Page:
In the first couple of years that Mr NQN and I first started going out we didn’t entertain much at all. This was because there was no dining table to speak of and any guests had to huddle around a coffee table which really isn’t ideal if people are eating with forks and knives. Mr NQN saw no need to buy a dining table as he was living by himself and all meals were eaten in front of a glowing computer screen. So we never had people over because nobody wants to sit at a table looking like the hunchback of Notre Dame playing tea party.
Until one year I decided that I wanted to start cooking. And if you cook for pleasure then you’ll realise that slowly, you want to spread this activity among friends and family. Slowly we invited people over. We started off with family members, they were easiest and less critical. I started with Mr NQN’s sister and boyfriend who were very non critical when it comes to food.
I decided to make a caponata, an eggplant or aubergine dish from somewhere, it might have even been a Nigella Lawson cookbook. I had never cooked with eggplant before so I didn’t know anything about using salt to take out the eggplant’s bitterness. I was so busy fluttering around that I sat down last and they and Mr NQN had already started eating. I took a bite and the caponata had that odd taste to it, what I now know is the bitter liquid that you should draw out using salt, for the larger eggplants.
I looked around alarmed but everyone else appeared to be eating it without comment or alarm. Thankfully they didn’t notice or were too polite to comment about the bitter taste of the eggplant. I didn’t dare ask and we swiftly moved on to the main course (which I can’t remember to be honest) and the dessert, a chocolate and lime cheesecake which they thankfully loved so much I think it obliterated any sort of hesitations they might have had about the caponata.
Salting and draining the eggplant
Ever since then I always salt the large eggplants while the smaller ones of Japanese eggplants don’t really need it. It has become one of my favourite vegetables as I love the melty texture that you can get from eggplant when cooked at length. When we drove down the Great Ocean Road recently we had an Imam Bayildi at a restaurant and I was reminded how much I love this dish. The eggplant is hollowed out and then filled with a melting mix of eggplant cubes and vegetables and then baked for maximum gooey softness.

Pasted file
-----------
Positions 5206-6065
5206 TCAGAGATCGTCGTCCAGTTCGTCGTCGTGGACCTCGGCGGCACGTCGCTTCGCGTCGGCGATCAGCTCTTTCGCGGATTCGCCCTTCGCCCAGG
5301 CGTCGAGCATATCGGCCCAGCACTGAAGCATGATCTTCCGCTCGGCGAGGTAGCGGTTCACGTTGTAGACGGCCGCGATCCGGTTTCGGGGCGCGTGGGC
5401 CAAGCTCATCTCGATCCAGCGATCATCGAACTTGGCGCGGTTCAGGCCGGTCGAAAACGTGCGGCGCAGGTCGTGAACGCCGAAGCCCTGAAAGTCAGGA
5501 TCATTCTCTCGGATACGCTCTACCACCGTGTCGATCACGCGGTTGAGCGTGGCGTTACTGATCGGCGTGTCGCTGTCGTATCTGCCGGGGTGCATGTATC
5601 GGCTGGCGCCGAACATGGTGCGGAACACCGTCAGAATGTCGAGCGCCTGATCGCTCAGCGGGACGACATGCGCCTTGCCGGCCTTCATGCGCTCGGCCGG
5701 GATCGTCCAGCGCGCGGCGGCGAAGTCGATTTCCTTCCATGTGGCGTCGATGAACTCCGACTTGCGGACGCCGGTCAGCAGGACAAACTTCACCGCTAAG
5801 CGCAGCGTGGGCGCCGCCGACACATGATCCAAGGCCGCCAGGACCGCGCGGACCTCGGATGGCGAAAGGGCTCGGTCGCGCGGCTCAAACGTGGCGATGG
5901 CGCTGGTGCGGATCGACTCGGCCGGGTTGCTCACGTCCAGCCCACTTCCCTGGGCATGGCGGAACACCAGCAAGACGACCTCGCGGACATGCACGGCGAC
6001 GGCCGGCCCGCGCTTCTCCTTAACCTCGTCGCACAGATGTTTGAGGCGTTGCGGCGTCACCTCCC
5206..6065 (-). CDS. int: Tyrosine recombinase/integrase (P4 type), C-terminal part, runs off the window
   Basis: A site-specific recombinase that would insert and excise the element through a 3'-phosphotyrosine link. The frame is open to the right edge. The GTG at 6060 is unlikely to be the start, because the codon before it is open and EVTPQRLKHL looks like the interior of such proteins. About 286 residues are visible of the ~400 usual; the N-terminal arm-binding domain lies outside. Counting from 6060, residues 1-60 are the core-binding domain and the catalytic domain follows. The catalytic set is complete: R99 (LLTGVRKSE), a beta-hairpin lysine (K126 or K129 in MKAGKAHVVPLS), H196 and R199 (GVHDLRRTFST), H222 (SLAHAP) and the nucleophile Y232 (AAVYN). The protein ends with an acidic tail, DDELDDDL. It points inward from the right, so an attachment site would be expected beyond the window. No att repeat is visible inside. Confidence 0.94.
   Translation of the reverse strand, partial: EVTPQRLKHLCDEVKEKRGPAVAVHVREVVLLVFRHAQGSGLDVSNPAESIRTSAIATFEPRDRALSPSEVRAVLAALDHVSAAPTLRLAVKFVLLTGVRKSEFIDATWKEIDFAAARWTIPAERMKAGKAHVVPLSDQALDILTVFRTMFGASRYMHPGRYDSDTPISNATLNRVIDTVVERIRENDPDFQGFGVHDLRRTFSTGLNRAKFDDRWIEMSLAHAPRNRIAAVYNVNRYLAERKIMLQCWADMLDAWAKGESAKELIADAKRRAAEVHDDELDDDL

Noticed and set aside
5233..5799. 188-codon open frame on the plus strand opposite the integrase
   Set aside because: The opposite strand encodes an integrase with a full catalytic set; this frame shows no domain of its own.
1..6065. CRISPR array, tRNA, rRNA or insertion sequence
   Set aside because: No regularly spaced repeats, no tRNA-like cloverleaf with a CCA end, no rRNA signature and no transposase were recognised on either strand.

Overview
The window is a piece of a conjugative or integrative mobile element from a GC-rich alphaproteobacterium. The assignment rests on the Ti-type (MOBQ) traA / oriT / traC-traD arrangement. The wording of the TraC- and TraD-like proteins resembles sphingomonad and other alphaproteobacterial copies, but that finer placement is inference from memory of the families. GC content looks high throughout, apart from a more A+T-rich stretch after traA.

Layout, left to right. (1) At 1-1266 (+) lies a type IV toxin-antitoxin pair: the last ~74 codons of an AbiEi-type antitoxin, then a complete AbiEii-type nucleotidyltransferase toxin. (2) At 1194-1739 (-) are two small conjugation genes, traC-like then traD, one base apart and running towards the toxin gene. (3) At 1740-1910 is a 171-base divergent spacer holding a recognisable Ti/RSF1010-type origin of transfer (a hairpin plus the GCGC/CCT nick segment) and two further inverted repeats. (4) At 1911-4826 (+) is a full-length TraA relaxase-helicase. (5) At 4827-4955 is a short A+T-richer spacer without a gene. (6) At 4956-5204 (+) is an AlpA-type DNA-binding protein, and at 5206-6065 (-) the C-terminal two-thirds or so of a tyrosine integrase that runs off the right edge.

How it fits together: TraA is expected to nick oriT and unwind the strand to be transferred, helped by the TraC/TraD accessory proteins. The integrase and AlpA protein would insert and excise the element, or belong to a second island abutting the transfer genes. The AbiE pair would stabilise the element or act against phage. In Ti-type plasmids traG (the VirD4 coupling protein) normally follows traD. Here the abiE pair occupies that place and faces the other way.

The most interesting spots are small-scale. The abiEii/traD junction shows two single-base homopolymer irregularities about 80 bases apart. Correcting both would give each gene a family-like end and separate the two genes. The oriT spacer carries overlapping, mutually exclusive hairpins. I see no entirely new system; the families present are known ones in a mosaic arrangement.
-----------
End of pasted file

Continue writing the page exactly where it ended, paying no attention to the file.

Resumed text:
This is a version of the Turkish dish Imam Bayildi which translated means “The Imam fainted” as the imam or priest was said to be so impressed when he first tried it. The trickiest part of this dish was removing the eggplant flesh from the eggplant halves while leaving the skin intact. After that it was a matter of sauteeing the vegetables and then baking it in the oven. This version adds some cheese and toasted pine nuts to it although you can keep it traditional by omitting these. It is a dish that I find gloriously comforting with the colours and the glistening eggplant halves.
So tell me Dear Reader, do you invite people over often? And what did you cook at your first dinner?
And here is today’s Wallpaper Wednesday of the Stuffed Eggplant! xxx
Stuffed Eggplant (Imam Bayildi)
Serves 6 as a side dish or entree
- 3 medium sized eggplants, halved
- Salt for drawing out any bitterness
- 6-8 tablespoons oil
- 1 onion, chopped
- 2 cloves garlic, chopped
- 2 red capsicums (I used one red and one orange), diced
- 3 tomatoes, diced
- 3 tablespoons pine nuts, toasted
- 1/2 cup soft feta cheese
- 1/2 lemon
- 1/4 cup chopped parsley (plus a little extra at end)
- 2 teaspoons white sugar
- 1/2 teaspoon cinnamon
- salt and pepper to taste
1. First remove the flesh from the eggplant using a sharp knife being sure not to cut through the skin. I found it easiest to cut around the edge of the eggplant and then make a few vertical cuts and then use a knife to remove the flesh. Chop the eggplant flesh into small cubes and place it in a colander. Repeat with the remaining five halves of eggplant. Sprinkle salt over the chopped cubes of eggplant and over the eggplant skins and leave for 30 minutes to draw any bitterness.
2. Preheat the oven to 180c/350F and line a baking tray with parchment. Fill a large saucepan with water until simmering. While it is heating up, dice the onions, garlic, capsicums and tomatoes. Toast the pine nuts in the oven for 5 minutes until golden.
3. Rinse the eggplant skins and the cubed eggplant. In the saucepan, simmer the eggplant skins until they turn from purple to brown-about five minutes. Remove and drain.
4. Rinse out the saucepan and dry it and then put it on medium to high heat. Add 1 tablespoon of oil and fry the onion and garlic until soft. Then add some more oil and fry the capsicum, tomatoes and drained eggplant cubes and saute until soft, about 10-15 minutes. Eggplants can really absorb a lot of oil so it’s up to you how much you want to use (you can also use a couple of tablespoons of water if you want to keep it low fat). Add pine nuts, feta, lemon juice, parsley, sugar, cinnamon and salt and pepper to taste.
5. Place the eggplant skins on the lined baking tray and brush with oil. Fill with the vegetable mixture and top with more cheese if you want. Drizzle some more oil on top and around the sides of the eggplant and bake for 35-40 minutes until very soft. Serve with extra parsley.
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